Having said all that, there is one big caveat; where is the UKIP 'Brighton'? It's all very well polling 10% consistently, but it's hard to see where the party can get its first MP elected. Last May Nigel Farage ended up a poor third following his high profile campaign in Buckinghamshire, whilst no other candidate managed to get above 10% of the vote. No matter how UKIP position itself politically they are never going to breakthrough unless they learn to use FPTP or the electoral system is changed. I imagine this is the primary driver behind their support for the Yes2AV campaign in the forthcoming referendum!


Ps. Don't be too hard on Ed West. He isn't the first, and he certainly won't be the last, blogger to publish a sensational article (or use a controversial title) to increase traffic!

* This includes MSPs, Welsh AMs and London AMs.


  1. Another contender is of course the Green Party, which is placing well for instance in polls in relation to the Scots and Welsh elections, which will be important this year; and UKIP is much weaker in Scotland and Wales.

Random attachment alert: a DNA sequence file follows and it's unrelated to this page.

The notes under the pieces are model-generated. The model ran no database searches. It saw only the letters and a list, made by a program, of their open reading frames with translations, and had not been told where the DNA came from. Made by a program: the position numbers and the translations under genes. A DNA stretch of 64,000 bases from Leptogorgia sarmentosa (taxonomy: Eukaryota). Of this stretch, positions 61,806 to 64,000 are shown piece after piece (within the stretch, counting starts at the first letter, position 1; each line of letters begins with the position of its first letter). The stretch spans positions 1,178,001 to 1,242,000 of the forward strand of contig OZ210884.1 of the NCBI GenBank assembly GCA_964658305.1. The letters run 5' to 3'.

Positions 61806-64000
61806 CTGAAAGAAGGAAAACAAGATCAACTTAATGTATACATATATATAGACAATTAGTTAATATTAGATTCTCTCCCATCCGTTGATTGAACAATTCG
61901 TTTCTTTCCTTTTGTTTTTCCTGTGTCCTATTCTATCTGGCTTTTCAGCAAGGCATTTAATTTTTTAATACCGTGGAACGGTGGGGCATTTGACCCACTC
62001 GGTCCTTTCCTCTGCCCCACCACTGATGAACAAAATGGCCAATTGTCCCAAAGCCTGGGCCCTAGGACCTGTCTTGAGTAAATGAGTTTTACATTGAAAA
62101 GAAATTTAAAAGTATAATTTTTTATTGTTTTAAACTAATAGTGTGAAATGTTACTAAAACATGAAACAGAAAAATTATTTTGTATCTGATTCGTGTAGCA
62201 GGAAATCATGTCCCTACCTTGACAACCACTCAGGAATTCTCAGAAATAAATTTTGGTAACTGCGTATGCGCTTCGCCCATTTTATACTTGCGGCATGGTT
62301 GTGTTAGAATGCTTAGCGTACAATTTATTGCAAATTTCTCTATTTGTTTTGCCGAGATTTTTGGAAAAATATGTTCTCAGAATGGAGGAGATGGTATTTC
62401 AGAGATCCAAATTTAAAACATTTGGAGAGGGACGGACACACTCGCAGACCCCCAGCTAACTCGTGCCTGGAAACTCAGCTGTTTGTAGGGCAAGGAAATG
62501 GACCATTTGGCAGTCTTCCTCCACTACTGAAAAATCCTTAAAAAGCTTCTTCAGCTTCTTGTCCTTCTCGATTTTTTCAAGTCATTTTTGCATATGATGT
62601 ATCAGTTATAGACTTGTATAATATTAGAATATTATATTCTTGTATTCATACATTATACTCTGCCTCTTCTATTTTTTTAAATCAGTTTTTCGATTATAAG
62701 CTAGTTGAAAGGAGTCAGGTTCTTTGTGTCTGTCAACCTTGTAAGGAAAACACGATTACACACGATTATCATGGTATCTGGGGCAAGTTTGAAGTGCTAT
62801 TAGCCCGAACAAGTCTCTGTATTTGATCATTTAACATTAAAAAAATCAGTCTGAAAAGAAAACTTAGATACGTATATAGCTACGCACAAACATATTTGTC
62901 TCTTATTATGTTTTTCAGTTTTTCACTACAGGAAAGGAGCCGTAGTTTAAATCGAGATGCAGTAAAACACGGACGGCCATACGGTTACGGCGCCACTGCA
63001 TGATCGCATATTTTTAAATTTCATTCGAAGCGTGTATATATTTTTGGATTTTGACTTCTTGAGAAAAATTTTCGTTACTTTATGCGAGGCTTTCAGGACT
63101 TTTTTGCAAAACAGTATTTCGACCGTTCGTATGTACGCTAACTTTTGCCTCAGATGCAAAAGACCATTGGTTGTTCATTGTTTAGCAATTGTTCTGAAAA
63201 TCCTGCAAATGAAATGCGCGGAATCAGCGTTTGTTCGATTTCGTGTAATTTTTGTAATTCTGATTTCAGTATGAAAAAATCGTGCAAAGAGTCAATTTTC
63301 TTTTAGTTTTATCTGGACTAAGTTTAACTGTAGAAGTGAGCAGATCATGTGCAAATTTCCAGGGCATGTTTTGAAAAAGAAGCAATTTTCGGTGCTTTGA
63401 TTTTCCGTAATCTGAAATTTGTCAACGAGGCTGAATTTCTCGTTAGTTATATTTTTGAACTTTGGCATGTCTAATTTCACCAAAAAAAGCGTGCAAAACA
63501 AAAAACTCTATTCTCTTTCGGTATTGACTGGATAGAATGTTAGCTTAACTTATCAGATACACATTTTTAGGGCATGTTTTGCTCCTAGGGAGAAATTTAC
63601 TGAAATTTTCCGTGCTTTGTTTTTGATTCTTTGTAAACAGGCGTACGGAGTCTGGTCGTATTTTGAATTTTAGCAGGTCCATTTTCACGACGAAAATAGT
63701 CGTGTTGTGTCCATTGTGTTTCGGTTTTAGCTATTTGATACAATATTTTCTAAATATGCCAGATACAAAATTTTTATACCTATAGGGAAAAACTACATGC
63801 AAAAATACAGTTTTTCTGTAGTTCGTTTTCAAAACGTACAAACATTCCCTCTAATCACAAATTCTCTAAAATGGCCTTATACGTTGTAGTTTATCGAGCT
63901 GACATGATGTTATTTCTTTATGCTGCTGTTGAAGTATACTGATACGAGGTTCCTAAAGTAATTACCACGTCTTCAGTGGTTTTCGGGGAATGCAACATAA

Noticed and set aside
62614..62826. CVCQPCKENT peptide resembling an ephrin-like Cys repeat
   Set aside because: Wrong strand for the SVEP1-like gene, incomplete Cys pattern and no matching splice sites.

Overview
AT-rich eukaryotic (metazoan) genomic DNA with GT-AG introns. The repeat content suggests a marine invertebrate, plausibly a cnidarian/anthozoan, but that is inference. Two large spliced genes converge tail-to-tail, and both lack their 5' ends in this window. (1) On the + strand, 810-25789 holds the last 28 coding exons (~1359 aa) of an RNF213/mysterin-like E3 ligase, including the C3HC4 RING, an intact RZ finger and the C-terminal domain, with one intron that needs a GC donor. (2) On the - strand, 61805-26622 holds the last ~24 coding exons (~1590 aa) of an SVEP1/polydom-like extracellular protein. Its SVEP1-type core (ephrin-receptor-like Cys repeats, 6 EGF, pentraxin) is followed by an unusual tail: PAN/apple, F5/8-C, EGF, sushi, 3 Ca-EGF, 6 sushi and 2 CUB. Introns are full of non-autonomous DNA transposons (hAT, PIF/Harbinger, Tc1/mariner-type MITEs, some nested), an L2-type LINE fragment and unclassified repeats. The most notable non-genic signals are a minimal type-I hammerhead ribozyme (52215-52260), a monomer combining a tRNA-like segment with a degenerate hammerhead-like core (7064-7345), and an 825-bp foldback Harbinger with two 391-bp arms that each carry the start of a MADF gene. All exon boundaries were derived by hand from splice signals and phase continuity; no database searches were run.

An important point here is that socio-demographically LibDem voters are more likely to go to the Green Party than to UKIP. If the LibDem vote drops even further, it may well therefore be the Greens that benefit.

  2. I think one of the problems with these sorts of discussions is that it's impossible to tell who and how many people vote for the Lib Dems for each of the differing reasons (i.e LD supporters/voters, tactical voters etc).

    Many people, especially in places like Scotland, North of England, Wales and others vote LD as a tactical vote to keep the Tories out and that's now a tricky situation - what will these people do at the next election now that they're in bed with the Tories for the moment? Will they vote for another party, or realise that changing their vote might let the Tory in? Or will they see the LD getting in as a Tory being elected?

    Also, some people do vote differently in the different elections, and UKIP are still weak in Scotland/Wales so I can't see them doing much in either of those countries.